As the Commissioners observed in their letter, there has been “a disturbing pattern of disregard for the rule of law at OCR. That office has all-too-often been willing to define perfectly legal conduct as unlawful. Though OCR may claim to be under-funded, its resources are stretched thin largely because it has so often chosen to address violations it has made up out of thin air. Increasing OCR’s budget would in effect reward the agency for frequently over-stepping the law. It also would provide OCR with additional resources to undertake more ill-considered initiatives for which it lacks authority. We strongly encourage Congress to take into account this troubling pattern of overreach in deciding whether to support the President’s proposed increases to OCR’s budget.”
The Commissioners’ letter focuses on OCR’s attacks on free speech. For example, it discusses OCR’s 2013 attempt to redefine constitutionally protected speech about sexual issues in college classrooms as sexual harassment in a case involving the University of Montana, an act of overreaching criticized not just by free-speech groups like the Foundation for Individual Rights in Education, but also by law professors like Eugene Volokh and even by liberal commentators in the Washington Post and Chronicle of Higher Education, as well as by moderate Republican Senator John McCain. As the Washington Times and The College Fix note, it also criticized OCR’s 2011 attempt to federalize school bullying, and its related guidance redefining some speech protected by the First Amendment among K-12 students as illegal racial or sexual harassment. (See my discussion of that guidance here and here.)
The Commissioners’ nine-page letter also criticizes the Education Department’s twisting the law to attack colorblind school discipline policies (which I previously discussed at this link). As it notes, “OCR’s school discipline policy has encouraged districts across the country to adopt racial quotas in discipline,” even though that violates the federal appeals court ruling in People Who Care v. Rockford Board of Education, 111 F.3d 528 (7th Cir. 1997). OCR did this by redefining Title VI of the Civil Rights Act to include “disparate impact liability,” in a way at odds with the Supreme Court’s 2001 decision in Alexander v. Sandoval, which ruled that Title VI requires a showing of “intentional discrimination,” not mere disparate impact or racial disproportionality, for liability. Although OCR’s school discipline rules were imposed through a “guidance” document that pretended to simply restate the requirements of Title VI of the Civil Rights Act, in reality, they improperly “impose new duties on regulated persons,” note the Commissioners, without ever having been “made subject to notice and comment” as is required by the Administrative Procedure Act. “Making up new duties not contained in the statute itself is not part of an agency’s discretionary authority,” notes the letter.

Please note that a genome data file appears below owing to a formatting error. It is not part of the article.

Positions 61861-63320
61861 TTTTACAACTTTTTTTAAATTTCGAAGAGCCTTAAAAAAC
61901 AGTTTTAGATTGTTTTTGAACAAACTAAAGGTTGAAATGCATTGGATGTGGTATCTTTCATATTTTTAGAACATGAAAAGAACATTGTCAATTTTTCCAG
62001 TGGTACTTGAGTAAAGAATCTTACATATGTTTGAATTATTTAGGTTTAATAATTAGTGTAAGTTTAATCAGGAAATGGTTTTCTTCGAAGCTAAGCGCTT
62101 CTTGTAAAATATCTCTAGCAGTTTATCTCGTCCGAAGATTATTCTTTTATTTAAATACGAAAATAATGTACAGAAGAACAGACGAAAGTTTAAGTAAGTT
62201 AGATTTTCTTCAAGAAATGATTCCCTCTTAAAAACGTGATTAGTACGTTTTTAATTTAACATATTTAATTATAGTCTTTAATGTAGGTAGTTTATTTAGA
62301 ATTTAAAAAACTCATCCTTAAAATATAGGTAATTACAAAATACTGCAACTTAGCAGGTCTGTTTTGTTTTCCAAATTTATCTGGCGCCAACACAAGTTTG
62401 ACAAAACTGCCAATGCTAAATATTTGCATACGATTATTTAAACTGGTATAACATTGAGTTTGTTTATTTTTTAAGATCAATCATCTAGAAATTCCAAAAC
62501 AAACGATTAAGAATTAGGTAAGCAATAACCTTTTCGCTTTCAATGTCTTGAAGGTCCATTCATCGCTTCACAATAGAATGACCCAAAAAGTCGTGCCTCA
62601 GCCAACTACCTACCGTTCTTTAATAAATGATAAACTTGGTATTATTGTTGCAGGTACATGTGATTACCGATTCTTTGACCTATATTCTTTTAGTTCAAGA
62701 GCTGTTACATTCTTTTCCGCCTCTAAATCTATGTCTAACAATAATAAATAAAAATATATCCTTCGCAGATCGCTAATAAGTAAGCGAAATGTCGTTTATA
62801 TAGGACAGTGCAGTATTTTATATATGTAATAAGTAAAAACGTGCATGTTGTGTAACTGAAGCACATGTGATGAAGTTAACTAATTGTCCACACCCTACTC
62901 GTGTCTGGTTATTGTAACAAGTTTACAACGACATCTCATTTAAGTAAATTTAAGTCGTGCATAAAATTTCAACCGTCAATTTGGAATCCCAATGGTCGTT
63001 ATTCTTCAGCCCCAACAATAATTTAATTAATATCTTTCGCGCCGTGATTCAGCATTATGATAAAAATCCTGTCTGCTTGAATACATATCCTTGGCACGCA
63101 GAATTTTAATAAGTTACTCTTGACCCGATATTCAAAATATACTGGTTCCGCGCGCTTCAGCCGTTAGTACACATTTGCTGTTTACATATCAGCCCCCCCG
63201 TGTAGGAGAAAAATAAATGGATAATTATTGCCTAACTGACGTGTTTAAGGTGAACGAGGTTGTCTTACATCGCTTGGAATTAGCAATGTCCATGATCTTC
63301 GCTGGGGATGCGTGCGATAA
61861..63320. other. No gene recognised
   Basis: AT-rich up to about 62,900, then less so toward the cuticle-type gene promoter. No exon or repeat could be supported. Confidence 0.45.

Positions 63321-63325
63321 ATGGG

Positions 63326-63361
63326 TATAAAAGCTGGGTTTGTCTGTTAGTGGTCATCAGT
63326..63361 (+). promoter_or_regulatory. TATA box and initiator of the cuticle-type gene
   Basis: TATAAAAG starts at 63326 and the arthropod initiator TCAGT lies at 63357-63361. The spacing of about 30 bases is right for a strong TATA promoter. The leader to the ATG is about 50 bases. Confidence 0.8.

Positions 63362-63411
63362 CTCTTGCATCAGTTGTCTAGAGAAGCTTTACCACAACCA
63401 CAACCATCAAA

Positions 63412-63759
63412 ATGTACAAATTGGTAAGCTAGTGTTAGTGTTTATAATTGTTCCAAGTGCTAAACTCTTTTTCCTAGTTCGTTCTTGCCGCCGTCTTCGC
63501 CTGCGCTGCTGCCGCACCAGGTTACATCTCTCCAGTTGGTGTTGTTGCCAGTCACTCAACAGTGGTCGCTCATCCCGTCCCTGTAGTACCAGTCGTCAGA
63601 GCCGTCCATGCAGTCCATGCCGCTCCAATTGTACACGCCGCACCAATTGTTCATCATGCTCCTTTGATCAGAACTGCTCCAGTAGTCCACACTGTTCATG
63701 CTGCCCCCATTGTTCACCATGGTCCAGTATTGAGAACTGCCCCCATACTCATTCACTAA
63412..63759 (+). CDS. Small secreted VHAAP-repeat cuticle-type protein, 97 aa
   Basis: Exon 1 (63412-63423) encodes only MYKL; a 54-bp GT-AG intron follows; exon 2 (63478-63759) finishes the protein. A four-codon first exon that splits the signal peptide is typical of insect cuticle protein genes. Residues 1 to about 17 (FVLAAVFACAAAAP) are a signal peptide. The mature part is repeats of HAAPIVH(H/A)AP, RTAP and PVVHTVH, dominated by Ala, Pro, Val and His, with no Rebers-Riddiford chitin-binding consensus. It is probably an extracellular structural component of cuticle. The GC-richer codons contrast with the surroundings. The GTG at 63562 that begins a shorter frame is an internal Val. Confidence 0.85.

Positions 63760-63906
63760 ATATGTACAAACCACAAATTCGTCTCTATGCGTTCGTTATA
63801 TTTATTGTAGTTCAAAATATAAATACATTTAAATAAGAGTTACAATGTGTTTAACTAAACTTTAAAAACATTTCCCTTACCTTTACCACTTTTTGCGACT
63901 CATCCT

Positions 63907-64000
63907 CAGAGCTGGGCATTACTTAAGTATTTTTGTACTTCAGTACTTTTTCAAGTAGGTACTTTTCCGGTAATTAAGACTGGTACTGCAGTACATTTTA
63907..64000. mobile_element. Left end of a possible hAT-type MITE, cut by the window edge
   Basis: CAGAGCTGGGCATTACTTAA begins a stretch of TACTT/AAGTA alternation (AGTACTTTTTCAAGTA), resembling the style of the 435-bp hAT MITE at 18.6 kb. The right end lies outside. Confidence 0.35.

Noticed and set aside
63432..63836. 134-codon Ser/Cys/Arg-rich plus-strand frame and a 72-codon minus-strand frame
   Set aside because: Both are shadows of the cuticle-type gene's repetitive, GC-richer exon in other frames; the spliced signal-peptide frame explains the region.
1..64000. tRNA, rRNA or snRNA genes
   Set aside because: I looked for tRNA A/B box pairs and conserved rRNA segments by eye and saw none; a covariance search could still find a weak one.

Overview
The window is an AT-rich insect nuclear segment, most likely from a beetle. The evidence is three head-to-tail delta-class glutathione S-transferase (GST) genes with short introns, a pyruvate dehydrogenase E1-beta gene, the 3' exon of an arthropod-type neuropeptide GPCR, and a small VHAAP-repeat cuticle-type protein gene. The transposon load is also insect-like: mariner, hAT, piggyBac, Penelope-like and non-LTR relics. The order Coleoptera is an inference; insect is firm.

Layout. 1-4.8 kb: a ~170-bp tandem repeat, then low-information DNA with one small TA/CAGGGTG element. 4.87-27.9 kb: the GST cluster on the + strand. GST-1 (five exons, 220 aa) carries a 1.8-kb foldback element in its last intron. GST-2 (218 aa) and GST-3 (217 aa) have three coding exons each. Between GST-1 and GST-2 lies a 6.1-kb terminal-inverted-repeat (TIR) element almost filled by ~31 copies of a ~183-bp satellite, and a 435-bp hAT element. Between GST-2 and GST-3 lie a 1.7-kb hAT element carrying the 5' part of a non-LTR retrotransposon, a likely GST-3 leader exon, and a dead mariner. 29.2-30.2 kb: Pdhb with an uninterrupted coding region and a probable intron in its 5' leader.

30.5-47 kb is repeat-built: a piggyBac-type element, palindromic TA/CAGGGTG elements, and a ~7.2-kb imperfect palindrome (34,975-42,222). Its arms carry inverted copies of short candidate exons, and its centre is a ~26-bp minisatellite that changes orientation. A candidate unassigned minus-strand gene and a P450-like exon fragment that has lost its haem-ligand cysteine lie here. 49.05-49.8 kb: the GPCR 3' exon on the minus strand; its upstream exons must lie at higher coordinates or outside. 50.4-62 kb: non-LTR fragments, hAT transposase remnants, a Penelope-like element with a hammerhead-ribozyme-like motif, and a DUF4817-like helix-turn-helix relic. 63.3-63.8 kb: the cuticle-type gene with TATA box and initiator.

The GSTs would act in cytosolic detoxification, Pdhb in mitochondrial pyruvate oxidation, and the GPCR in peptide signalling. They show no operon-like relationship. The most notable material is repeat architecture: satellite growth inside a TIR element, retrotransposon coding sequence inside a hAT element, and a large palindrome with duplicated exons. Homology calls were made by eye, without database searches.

The Commissioners’ letter also points out that OCR’s recent sexual harassment rules have improperly abrogated traditional academic norms and procedures for handling allegations of misconduct. That has undermined due process in some cases (see my discussion of that here and here). OCR has done so based on unsupportable interpretations of the Title IX law (which, as I noted earlier, were issued in violation of the Administrative Procedure Act’s notice-and-comment provisions). OCR’s guidance also creates serious constitutional problems. For example, the Commissioners note that OCR “strongly discourages cross-examination of accused students by their accusers. Yet one federal district court has held that cross-examination is constitutionally required on due-process grounds when an accuser’s credibility is an important issue in a disciplinary proceeding.”
I previously objected to the proposed budget increase for OCR—where I used to work—in a commentary you can find at this link.
Hans Bader is a senior attorney at the Competitive Enterprise Institute.